Traditional Roast Pork with Better Crackling

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Ready to carve - Traditional Roast Pork with Better Crackling www.compassandfork.comPork is going through a renaissance in Melbourne, with new cuts making a big impact on the local food scene. Pork Belly, in particular, is very popular in various Asian and European cuisines such as Spanish. As an avowed lover of pork this is a great thing. But let’s not disregard the old classics like plain and simple traditional roast pork with better crackling!

Today we feature an easy-to-make, traditional roast pork recipe that almost guarantees you achieve great pork crackling! Yes we know some people consider pork crackling not to be the healthiest food going around. But if there is a better taste anywhere in the world of meat roasting, then please let me know because I haven’t found that yet. And I have been searching for a long time! For this great delicacy, we can thank our founding British heritage here in Melbourne.

Today we also take a look at the impact of our British heritage with regard to Melbourne’s great, old architecture and the strong influence of the British on our diet. We also link to some great articles about where to eat great pork in Melbourne and nominate our favorite abode to enjoy a traditional roast pork with crackling.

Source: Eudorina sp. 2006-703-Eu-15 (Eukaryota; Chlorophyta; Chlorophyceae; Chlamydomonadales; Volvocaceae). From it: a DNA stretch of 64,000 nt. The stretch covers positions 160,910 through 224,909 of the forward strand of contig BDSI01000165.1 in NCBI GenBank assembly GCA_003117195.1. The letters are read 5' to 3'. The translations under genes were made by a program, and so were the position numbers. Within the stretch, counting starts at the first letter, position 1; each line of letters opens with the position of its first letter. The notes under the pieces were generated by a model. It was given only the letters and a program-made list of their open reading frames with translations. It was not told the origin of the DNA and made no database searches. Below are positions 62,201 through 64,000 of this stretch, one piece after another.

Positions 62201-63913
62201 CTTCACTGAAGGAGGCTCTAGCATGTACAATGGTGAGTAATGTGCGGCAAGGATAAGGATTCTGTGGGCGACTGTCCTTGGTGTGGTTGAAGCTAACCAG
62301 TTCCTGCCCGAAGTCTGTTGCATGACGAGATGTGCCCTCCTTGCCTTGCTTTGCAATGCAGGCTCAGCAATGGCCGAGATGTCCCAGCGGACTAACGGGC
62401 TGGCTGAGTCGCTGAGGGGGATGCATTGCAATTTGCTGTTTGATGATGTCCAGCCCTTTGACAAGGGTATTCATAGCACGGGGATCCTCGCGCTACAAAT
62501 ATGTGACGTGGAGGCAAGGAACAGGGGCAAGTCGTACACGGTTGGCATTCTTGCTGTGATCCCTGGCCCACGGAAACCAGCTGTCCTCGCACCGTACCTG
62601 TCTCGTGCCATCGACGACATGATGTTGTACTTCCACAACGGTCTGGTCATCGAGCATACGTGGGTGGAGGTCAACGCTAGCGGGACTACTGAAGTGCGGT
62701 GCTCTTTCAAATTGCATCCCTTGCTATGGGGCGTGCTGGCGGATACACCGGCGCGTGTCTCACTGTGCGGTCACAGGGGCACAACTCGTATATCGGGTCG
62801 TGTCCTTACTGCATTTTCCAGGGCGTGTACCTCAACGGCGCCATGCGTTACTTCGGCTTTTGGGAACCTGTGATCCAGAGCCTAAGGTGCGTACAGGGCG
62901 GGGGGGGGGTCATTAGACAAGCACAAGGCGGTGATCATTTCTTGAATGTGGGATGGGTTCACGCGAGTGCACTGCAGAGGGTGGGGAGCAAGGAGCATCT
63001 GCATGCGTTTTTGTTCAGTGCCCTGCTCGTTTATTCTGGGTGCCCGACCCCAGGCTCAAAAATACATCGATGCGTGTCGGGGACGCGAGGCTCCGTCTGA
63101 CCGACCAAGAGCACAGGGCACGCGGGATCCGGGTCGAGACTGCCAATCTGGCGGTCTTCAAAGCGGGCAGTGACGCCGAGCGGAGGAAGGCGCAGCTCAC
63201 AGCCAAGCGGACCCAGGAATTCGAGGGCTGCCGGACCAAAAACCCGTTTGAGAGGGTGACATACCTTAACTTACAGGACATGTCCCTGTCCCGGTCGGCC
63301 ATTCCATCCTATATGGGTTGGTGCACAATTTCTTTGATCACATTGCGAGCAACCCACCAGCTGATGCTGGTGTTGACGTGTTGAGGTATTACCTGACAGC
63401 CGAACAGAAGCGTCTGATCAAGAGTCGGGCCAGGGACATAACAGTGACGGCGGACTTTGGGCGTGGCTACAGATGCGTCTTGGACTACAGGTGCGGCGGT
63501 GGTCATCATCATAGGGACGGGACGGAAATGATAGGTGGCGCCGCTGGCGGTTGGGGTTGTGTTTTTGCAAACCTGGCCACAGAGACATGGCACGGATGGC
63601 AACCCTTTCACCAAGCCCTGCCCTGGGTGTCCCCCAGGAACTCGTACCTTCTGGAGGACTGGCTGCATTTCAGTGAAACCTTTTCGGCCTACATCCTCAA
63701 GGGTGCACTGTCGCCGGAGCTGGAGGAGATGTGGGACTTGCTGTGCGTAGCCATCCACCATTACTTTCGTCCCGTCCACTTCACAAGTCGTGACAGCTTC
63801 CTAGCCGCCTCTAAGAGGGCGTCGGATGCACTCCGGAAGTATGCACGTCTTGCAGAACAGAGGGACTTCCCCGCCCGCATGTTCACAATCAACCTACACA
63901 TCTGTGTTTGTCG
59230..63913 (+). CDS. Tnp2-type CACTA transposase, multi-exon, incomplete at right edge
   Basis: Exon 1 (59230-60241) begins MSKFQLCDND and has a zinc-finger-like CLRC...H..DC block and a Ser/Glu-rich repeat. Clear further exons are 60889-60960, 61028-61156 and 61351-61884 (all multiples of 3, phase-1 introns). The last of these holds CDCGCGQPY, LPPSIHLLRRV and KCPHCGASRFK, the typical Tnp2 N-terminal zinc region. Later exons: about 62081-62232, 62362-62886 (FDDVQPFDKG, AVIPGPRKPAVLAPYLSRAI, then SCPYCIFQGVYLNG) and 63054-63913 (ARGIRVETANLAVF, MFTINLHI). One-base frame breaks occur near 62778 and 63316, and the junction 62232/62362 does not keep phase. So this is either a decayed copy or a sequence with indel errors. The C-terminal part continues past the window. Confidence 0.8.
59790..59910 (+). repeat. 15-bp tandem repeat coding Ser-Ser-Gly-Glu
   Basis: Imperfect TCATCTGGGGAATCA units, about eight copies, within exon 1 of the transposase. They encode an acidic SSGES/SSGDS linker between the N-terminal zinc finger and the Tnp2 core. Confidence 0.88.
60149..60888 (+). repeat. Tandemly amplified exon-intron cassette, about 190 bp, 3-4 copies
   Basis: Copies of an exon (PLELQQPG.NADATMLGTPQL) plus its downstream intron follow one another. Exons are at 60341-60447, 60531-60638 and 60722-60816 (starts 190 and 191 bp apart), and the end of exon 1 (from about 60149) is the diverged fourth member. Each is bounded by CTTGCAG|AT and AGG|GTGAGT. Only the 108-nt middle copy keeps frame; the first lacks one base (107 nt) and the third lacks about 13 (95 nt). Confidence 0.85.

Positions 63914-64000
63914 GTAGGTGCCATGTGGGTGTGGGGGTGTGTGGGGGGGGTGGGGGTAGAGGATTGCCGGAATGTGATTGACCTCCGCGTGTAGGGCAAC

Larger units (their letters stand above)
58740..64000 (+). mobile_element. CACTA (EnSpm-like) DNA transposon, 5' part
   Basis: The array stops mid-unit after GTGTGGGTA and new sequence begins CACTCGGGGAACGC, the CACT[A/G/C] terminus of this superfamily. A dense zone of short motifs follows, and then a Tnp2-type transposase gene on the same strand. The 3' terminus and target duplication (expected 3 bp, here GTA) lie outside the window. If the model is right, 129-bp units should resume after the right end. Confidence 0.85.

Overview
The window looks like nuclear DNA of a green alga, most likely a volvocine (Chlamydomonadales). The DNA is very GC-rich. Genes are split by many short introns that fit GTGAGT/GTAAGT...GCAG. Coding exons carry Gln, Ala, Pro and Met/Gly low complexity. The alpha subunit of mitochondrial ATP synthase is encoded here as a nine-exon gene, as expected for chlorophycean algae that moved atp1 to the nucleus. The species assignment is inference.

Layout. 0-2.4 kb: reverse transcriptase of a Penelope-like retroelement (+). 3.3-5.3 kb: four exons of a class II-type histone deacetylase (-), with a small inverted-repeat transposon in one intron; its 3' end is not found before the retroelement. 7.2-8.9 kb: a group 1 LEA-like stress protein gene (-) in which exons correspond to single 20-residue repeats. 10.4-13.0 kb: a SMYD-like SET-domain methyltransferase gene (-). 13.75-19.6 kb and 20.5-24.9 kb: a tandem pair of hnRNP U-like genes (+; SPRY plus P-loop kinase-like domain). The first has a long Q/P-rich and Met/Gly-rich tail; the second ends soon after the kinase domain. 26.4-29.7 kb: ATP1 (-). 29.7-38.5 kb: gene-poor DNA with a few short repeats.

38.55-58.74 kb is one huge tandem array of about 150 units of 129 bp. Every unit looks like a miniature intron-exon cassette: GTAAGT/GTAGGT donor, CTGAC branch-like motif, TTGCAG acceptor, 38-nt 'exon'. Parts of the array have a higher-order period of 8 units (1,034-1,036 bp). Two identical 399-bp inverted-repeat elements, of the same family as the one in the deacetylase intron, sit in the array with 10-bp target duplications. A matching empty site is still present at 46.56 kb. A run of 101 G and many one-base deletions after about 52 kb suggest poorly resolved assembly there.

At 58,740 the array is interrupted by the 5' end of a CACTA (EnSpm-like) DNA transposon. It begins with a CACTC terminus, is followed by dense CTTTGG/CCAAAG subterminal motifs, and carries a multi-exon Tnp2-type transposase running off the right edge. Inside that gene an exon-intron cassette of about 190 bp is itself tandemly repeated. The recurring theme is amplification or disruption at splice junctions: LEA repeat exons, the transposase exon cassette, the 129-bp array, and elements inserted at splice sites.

Melbourne’s British Heritage

It’s no secret that the English settled Australia as a penal colony. The British brought their customs, laws, architecture and food and transplanted them onto the other side of the world into another hemisphere. It was only natural that buildings and food would resemble what they were used to in England. All the popular English vegetables, fruits and breeding animals for meats, were transported along with the convicts, guards and administrators. Buildings also resembled those back in England especially parliamentary and court buildings.

Luckily for Melbourne, gold was discovered nearby in the 1850’s. The gold rush brought huge money to Melbourne. Now there is a legacy of magnificent stone buildings from that era, both public and private, that is in plain evidence as you walk down Collins Street. A walk down tree-lined Collins Street is free and in my view a worthwhile highlight for tourists and locals alike.

Collins St Facades - Traditional Roast Pork with Better Crackling www.compassandfork.comMelbourne (and Australia), have the British to also thank for the great tradition of the Sunday Roast, with the popular choices being lamb, chicken, beef and of course pork. In Melbourne and particularly regional Victoria, the “Roast of the Day” is still a very popular menu item in pubs. I would hazard a guess and say that a roast is still the most popular meal prepared in the family home throughout Australia. Meat sold in Australia is of excellent quality. And pork in Australia is extremely popular.